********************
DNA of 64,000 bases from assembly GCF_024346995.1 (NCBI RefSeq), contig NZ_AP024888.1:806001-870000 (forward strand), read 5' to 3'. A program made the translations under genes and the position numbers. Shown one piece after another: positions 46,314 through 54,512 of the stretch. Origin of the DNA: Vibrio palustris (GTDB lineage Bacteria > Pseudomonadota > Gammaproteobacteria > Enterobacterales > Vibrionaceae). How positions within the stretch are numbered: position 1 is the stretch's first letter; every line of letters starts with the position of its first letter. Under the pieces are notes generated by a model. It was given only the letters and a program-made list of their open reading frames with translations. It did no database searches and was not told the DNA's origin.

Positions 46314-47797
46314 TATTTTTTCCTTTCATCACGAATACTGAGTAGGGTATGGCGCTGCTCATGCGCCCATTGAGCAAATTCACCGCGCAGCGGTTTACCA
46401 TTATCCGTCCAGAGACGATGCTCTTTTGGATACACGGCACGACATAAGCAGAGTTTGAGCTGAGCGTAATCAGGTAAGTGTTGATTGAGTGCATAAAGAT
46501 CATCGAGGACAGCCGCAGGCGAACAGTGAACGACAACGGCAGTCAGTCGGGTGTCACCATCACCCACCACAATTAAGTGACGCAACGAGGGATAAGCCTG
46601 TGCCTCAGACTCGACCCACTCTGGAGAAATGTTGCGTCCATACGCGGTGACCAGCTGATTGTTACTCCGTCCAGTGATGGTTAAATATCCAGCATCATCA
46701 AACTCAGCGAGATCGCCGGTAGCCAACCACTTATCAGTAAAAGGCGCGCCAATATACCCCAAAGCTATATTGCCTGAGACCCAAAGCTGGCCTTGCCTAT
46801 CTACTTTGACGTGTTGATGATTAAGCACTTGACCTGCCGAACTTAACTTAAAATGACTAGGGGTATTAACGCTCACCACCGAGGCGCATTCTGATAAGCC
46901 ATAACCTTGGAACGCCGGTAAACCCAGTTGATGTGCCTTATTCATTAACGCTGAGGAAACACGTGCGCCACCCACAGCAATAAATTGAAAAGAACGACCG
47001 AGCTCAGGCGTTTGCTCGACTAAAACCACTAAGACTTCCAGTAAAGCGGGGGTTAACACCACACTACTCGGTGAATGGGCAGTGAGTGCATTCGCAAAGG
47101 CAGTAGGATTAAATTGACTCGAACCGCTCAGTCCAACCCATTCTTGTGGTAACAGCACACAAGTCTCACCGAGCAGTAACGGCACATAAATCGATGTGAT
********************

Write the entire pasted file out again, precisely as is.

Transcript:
DNA of 64,000 bases from assembly GCF_024346995.1 (NCBI RefSeq), contig NZ_AP024888.1:806001-870000 (forward strand), read 5' to 3'. A program made the translations under genes and the position numbers. Shown one piece after another: positions 46,314 through 54,512 of the stretch. Origin of the DNA: Vibrio palustris (GTDB lineage Bacteria > Pseudomonadota > Gammaproteobacteria > Enterobacterales > Vibrionaceae). How positions within the stretch are numbered: position 1 is the stretch's first letter; every line of letters starts with the position of its first letter. Under the pieces are notes generated by a model. It was given only the letters and a program-made list of their open reading frames with translations. It did no database searches and was not told the DNA's origin.

Positions 46314-47797
46314 TATTTTTTCCTTTCATCACGAATACTGAGTAGGGTATGGCGCTGCTCATGCGCCCATTGAGCAAATTCACCGCGCAGCGGTTTACCA
46401 TTATCCGTCCAGAGACGATGCTCTTTTGGATACACGGCACGACATAAGCAGAGTTTGAGCTGAGCGTAATCAGGTAAGTGTTGATTGAGTGCATAAAGAT
46501 CATCGAGGACAGCCGCAGGCGAACAGTGAACGACAACGGCAGTCAGTCGGGTGTCACCATCACCCACCACAATTAAGTGACGCAACGAGGGATAAGCCTG
46601 TGCCTCAGACTCGACCCACTCTGGAGAAATGTTGCGTCCATACGCGGTGACCAGCTGATTGTTACTCCGTCCAGTGATGGTTAAATATCCAGCATCATCA
46701 AACTCAGCGAGATCGCCGGTAGCCAACCACTTATCAGTAAAAGGCGCGCCAATATACCCCAAAGCTATATTGCCTGAGACCCAAAGCTGGCCTTGCCTAT
46801 CTACTTTGACGTGTTGATGATTAAGCACTTGACCTGCCGAACTTAACTTAAAATGACTAGGGGTATTAACGCTCACCACCGAGGCGCATTCTGATAAGCC
46901 ATAACCTTGGAACGCCGGTAAACCCAGTTGATGTGCCTTATTCATTAACGCTGAGGAAACACGTGCGCCACCCACAGCAATAAATTGAAAAGAACGACCG
47001 AGCTCAGGCGTTTGCTCGACTAAAACCACTAAGACTTCCAGTAAAGCGGGGGTTAACACCACACTACTCGGTGAATGGGCAGTGAGTGCATTCGCAAAGG
47101 CAGTAGGATTAAATTGACTCGAACCGCTCAGTCCAACCCATTCTTGTGGTAACAGCACACAAGTCTCACCGAGCAGTAACGGCACATAAATCGATGTGAT